Recent research in Nottingham indicates that differences in potential language development become discernible as early as six months.

Bernstein describes the language of the lower working class family as a linguistically restricted code, that of the middle class as an elaborated code. The latter is flexible and discriminating, with a much greater abstraction potential and consequent advantages in secondary education. There it is possible for the teacher to use highly verbal teaching techniques and to be less dependent upon concrete situations.

Bernstein emphasised the vastly more difficult problem the working class child has to overcome to reach his potential in a school system in which language is so much of the substance and its measure. He has first to change and then to develop his language skills.

The environmentally more favoured middle class child already has the skills necemary as a base for development. His progress is eased and speeded by his early acquired language power. Fortunately much is being done, especially in primary schools, to bridge the language gap by smaller classes, a school programme of cultural enrichment, and the extension of direct experience with subsequent benefit to the child's language.

Discussion periods in all schools further stimulate its development.

JUSTIFICATION Some of the difficulties these children have in the mastery of complex systems of thought and their ability to communicate them are thereby removed, justification indeed of many of the methods now used. Another Russian, A. R. Luria, in his study of identical

twins, showed how unfavourable environmental conditions of which the home is the most important, produces language deficiencies which in turn produce a low level of mental life.

A sustained improvement in the conditions brought about significant changes in mental development.

At the recent British Association Conference it was stated that the ideal school should contain more than 50 per cent middle class children. All children do better in schools with a high middle class concentration. This for many middle class parents, Catholic and non-Catholic alike, is the point of departure between principle and practice as Jill Tweedie illustrated in an article in "The Guardian" of September 27, 1971.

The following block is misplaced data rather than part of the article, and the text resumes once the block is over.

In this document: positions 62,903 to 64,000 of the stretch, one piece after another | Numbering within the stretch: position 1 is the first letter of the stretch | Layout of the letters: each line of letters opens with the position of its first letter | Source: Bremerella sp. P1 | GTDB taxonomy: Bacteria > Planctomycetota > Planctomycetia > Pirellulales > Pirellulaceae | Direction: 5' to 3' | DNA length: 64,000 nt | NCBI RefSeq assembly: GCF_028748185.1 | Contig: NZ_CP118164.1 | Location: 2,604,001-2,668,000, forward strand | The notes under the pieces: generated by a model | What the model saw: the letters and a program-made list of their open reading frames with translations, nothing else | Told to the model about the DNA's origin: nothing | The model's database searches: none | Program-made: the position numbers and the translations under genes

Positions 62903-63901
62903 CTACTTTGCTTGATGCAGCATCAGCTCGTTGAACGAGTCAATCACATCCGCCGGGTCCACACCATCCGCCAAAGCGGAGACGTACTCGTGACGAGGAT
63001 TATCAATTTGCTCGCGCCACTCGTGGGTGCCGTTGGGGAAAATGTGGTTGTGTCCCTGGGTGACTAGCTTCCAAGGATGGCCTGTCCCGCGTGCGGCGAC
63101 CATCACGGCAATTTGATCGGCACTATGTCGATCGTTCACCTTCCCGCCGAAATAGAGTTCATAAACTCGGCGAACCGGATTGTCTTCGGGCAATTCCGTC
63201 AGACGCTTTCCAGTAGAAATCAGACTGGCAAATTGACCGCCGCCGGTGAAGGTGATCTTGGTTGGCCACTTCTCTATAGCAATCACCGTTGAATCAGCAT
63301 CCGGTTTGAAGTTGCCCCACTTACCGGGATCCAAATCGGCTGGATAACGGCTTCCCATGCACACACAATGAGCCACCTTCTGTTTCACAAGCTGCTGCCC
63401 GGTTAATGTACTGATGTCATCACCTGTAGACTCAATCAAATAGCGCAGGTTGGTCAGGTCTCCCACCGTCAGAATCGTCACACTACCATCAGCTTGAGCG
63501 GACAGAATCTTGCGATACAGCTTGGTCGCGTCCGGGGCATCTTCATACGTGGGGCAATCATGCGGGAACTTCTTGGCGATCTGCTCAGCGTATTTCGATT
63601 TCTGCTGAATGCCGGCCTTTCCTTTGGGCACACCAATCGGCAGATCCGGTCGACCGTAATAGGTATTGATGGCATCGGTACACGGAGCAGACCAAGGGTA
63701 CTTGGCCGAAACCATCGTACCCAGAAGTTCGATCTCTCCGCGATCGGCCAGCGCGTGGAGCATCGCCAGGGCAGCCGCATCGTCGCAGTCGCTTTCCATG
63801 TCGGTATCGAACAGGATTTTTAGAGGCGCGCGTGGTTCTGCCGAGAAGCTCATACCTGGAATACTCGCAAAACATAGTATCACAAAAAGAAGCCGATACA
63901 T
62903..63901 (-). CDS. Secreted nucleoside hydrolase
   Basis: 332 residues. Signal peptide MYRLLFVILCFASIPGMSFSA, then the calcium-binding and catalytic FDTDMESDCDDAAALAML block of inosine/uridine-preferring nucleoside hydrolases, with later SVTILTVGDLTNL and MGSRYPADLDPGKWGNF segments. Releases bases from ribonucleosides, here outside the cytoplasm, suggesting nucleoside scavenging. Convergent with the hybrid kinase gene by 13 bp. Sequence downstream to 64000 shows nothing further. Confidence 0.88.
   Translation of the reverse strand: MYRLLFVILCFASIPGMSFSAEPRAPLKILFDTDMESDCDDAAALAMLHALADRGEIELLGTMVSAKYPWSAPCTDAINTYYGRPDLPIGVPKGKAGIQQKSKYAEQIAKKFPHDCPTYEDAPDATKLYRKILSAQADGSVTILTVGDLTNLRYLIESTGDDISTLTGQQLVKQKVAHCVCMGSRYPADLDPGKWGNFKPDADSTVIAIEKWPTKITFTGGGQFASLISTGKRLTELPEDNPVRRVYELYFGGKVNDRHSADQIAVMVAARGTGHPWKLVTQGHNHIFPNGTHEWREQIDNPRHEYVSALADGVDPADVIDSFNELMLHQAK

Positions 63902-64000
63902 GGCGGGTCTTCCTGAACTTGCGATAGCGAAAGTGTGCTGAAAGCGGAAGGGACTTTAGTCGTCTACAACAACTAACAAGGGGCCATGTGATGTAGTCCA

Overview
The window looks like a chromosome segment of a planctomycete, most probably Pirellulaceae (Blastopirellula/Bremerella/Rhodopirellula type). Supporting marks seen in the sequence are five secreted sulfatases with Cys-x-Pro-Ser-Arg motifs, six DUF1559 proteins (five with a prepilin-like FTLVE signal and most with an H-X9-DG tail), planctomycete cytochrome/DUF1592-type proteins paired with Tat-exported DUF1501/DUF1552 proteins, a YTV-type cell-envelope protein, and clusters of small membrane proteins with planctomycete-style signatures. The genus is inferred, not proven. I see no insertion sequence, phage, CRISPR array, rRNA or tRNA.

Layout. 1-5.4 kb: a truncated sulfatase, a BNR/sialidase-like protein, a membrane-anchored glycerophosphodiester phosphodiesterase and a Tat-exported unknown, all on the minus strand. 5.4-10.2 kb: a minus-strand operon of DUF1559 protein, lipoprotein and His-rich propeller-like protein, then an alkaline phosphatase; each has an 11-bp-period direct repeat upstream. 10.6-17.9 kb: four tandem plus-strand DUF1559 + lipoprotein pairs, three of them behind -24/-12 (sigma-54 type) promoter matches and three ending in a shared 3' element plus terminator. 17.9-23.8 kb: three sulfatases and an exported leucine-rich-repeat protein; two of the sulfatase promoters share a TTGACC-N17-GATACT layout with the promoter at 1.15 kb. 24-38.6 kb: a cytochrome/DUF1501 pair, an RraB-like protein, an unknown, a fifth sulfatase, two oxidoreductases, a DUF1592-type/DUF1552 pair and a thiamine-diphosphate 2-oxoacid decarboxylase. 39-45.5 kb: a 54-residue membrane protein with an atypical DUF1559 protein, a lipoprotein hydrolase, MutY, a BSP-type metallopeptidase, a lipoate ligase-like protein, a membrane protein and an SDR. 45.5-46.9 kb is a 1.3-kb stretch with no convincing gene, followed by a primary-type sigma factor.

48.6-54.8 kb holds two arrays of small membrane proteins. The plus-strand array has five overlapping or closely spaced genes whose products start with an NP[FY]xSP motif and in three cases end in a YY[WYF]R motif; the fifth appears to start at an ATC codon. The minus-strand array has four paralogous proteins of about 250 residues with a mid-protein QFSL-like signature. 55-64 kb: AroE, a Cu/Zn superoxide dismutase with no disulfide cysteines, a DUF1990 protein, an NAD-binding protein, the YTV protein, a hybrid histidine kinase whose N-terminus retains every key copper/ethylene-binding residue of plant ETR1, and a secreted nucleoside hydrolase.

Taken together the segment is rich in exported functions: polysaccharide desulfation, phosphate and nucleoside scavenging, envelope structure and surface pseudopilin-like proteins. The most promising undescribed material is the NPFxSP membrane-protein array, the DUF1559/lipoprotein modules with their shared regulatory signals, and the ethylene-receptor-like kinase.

If what she observes is correct, the social gap will widen in our society where social progress depends more and more upon profiting from educational opportunities. E. Stones in his "Introduction to Educational Psychology," states his remedy : "Is is likely, however, that the deleterious effects of cultural deprivation can only really be ended by changing the conditions producing them, and when they arc changed they

can have a dramatic effect, as Luria's work shows."

Some studies of which Havighurst's "Development of the Ideal Self in Childhood and Adolescence," and Kohlberg's "Moral Development and Identification" are examples, indicate that children's moral development is related to their ability to form concepts. They learn to abstract the essential ingredients of a moral situation and to deal with one separately from the rest.

As language power, in which parents play so important a part, has such an influence upon concept development, the way in which parents use language to discuss problems with their children from their early days, has itself an effect upon their moral development.

This is not to say that wellspoken parents produce children with sound moral concepts and behaviour. Attitudes gained through imitation affect behaviour even more. Nevertheless the importance of the parents' ability to use language, and their willingness to discuss with their children and so to set up two-way communication situations should not be under emphasised.

The latest investigation published in October by the National Foundation for Education Research in England and Wales, "The Plowden Children 4 Years Later" (G. F. Peaker) confirms the vital importance of the literacy and language ability of parents.